Physicians with current and valid licenses in the United States, Canada, or Mexico who read any 3 of the selected continuing medical education (CME) articles in this issue of Archives of Surgery, complete the CME Evaluation Form, and fax it to the number or mail it to the address at the bottom of the CME Evaluation Form are eligible for Category 1 CME credit. There is no charge.
The American Medical Association (AMA) is accredited by the Accreditation Council for Continuing Medical Education to sponsor continuing medical education for physicians. The AMA designates this educational activity for up to 1 hour of Category 1 credit per Archives of Surgery issue toward the AMA Physician's Recognition Award (PRA). Each physician should claim only those hours of credit that were actually spent in the educational activity.
Physicians with current and valid licenses in the United States, Mexico, or Canada are eligible for CME credit even if they live or practice in other countries. Physicians licensed in other countries are also welcome to participate in this CME activity. However, the PRA is only available to physicians licensed in the United States, Canada, or Mexico.
To earn credit, read the articles designated for CME credit carefully and complete the CME Evaluation Form. The CME Evaluation Form must be submitted within 3 months of the issue date. A certificate awarding 1 hour of Category 1 CME credit will be faxed or mailed to you; it is then your responsibility to maintain a record of credit received. Questions about CME credit processing should be directed to The Blackstone Group; tel: (312) 419-0400, ext 225; fax: (312) 269-1636.
One of our goals is to assess continually the educational needs of our readers so we may enhance the educational effectiveness of the Archives of Surgery. To achieve this goal, we need your help. You must complete the CME Evaluation Form to receive credit.
The mission of the Archives of Surgery is to promote the art and science of surgery by publishing relevant peer-reviewed clinical and basic science information to assist the surgeon in optimizing patient care. The Archives of Surgery will also serve as a forum for the discussion of issues that involve ethics, teaching, surgical history, and socioeconomic concerns. The curriculum of the CME activities will be developed by the Archives of Surgery Board, its readership, reviewers, and editors. The Archives of Surgery Reader's Choice CME activity allows readers, as adult learners, to determine their own educational needs and to assist the editors in addressing their needs in future issues.
Readers of the Archives of Surgery should be able to attain the following educational objectives: (1) acquire new information developed from surgical research, both clinical and basic science; (2) be appraised of the latest advances in surgery; (3) assess the relevance of these new developments; (4) assist in the development of diagnostic and therapeutic skills in controversial areas; and (5) develop an appreciation of historical developments within the discipline.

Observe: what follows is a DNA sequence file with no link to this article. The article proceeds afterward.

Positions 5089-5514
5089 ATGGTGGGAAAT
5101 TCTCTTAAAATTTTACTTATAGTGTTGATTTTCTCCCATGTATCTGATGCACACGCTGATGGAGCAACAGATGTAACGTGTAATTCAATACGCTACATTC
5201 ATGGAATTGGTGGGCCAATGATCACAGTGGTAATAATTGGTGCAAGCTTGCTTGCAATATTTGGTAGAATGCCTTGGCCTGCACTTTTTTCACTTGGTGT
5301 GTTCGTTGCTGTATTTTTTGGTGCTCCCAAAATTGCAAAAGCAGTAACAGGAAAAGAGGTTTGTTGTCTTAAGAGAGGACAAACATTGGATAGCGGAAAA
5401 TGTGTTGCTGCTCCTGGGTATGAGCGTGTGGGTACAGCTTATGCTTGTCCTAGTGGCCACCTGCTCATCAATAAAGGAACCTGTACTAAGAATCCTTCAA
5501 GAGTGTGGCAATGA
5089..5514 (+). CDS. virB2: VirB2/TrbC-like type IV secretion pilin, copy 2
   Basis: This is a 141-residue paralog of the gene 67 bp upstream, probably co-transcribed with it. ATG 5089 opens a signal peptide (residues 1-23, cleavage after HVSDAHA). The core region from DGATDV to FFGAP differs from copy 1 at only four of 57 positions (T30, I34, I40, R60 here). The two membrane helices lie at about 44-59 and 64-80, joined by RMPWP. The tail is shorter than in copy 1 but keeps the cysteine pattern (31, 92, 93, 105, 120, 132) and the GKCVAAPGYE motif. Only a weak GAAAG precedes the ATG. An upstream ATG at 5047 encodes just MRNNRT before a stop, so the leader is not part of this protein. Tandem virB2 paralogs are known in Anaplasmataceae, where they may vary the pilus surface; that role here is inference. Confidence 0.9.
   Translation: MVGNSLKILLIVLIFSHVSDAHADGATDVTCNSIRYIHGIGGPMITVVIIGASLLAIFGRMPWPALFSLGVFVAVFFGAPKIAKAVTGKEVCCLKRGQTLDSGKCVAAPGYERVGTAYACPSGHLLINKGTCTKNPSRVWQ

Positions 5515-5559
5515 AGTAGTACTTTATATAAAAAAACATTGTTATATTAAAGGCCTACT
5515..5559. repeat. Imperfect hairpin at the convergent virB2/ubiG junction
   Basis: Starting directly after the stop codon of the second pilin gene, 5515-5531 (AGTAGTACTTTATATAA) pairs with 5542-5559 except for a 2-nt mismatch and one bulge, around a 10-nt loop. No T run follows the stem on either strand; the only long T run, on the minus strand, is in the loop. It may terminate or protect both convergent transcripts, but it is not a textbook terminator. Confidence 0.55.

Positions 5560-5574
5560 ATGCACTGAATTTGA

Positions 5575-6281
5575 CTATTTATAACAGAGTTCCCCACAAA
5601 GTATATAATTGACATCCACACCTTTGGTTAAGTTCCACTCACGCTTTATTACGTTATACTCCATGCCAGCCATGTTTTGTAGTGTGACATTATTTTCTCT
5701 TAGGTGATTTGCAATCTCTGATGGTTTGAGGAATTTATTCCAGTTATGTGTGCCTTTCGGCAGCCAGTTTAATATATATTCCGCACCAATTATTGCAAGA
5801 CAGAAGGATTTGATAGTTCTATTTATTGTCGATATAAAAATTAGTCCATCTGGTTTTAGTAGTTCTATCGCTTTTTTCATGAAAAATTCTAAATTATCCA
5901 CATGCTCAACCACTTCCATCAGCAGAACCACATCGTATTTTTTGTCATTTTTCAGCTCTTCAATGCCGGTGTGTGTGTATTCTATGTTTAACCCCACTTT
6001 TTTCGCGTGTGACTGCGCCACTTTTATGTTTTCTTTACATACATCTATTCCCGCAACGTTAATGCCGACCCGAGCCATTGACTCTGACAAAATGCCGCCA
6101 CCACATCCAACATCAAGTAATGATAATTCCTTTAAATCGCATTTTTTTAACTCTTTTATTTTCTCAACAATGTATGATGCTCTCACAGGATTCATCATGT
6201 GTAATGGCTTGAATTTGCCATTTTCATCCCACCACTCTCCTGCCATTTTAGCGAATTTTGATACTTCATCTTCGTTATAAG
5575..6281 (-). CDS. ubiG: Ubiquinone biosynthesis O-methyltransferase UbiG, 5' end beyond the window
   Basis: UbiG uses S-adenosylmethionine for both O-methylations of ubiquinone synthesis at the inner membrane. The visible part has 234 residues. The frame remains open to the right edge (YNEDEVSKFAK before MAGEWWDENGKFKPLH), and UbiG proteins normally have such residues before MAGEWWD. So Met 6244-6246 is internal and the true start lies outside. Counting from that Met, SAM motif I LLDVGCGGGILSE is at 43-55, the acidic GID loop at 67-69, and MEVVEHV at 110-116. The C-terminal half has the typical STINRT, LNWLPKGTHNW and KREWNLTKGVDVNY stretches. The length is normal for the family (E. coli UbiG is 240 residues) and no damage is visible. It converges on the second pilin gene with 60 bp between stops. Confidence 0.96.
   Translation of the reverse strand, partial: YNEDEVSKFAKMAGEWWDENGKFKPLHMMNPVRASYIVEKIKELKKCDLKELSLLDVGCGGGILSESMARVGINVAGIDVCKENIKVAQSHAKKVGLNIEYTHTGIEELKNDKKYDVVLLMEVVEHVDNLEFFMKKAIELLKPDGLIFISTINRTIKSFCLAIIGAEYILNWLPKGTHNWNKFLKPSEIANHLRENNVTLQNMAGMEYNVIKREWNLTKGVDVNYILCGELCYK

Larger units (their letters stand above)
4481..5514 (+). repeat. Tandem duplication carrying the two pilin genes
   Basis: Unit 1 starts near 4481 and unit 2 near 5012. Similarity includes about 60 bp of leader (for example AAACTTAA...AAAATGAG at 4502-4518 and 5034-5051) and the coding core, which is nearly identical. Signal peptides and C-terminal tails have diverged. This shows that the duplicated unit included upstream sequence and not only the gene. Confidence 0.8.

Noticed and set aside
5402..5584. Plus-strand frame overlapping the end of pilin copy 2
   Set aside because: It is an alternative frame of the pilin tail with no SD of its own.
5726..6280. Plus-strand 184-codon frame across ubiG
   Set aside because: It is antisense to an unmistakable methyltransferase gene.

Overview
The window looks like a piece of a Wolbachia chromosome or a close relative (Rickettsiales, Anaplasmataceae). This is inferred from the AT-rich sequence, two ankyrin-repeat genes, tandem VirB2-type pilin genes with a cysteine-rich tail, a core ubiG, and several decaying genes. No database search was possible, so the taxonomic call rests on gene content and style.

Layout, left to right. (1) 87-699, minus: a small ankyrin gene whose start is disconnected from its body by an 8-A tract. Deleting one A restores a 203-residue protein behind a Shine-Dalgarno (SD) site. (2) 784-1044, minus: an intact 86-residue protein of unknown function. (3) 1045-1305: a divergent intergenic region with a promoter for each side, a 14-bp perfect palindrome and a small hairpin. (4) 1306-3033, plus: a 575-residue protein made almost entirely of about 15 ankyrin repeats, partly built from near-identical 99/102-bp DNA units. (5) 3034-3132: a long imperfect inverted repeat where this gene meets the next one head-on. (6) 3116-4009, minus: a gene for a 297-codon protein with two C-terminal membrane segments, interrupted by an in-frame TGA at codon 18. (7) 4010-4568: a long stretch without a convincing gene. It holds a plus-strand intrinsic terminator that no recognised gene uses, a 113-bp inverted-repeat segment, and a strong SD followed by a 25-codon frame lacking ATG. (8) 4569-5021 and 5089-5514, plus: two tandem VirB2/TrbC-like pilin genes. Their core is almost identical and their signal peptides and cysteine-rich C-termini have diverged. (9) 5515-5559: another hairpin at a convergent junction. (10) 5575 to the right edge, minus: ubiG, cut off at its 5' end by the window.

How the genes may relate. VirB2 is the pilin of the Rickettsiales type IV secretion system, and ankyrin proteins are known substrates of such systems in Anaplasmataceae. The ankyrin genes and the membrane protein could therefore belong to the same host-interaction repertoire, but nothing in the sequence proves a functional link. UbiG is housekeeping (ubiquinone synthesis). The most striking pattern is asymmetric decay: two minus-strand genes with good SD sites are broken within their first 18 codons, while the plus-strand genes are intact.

The following articles in this issue may be read for CME credit:
Computed Tomography in the Evaluation of Penetrating Neck Trauma: A Preliminary StudyArticle
Educational Objective: To suggest the value of computed tomography in the early assessment of penetrating neck trauma.
Intoxicated Motor Vehicle Passengers: An Overlooked At-Risk PopulationArticle
Educational Objective: To alert the reader to the recidivism of intoxicated passengers of motor vehicle crashes.
Surgical Management of Intraductal Papillary Mucinous Tumors of the Pancreas: The Role of Routine Frozen Section of the Surgical Margin, Intraoperative Endoscopic Staged Biopsies of the Wirsung Duct, and Pancreaticogastric AnastomosisArticle
Educational Objective: To present a strategy for complete excision of intraductal papillary mucinous pancreatic tumors.
Limb Salvage Using High-Pressure Intermittent Compression Arterial Assist Device in Cases Unsuitable for Surgical RevascularizationArticle
Educational Objective: To stress the value of intermittent high-pressure compression in limb salvage for nonrevascularization candidates.
Common Bile Duct Injury During Laparoscopic Cholecystectomy and the Use of Intraoperative Cholangiography: Adverse Outcome or Preventable Error?Article
Educational Objective: To review the question of intraoperative cholangiography as an aid in avoiding common bile duct injury during laparoscopic cholecystectomy.
The Impact of New Technology on Hepatic Resection for MalignancyArticle
Educational Objective: To emphasize the use of recently applied modalities in the lowering of death and complications following hepatic resection.
Archives of Surgery Reader's Choice: Continuing Medical Education. Arch Surg. 2001;136(11):1329-1330. doi:10.1001/archsurg.136.11.1329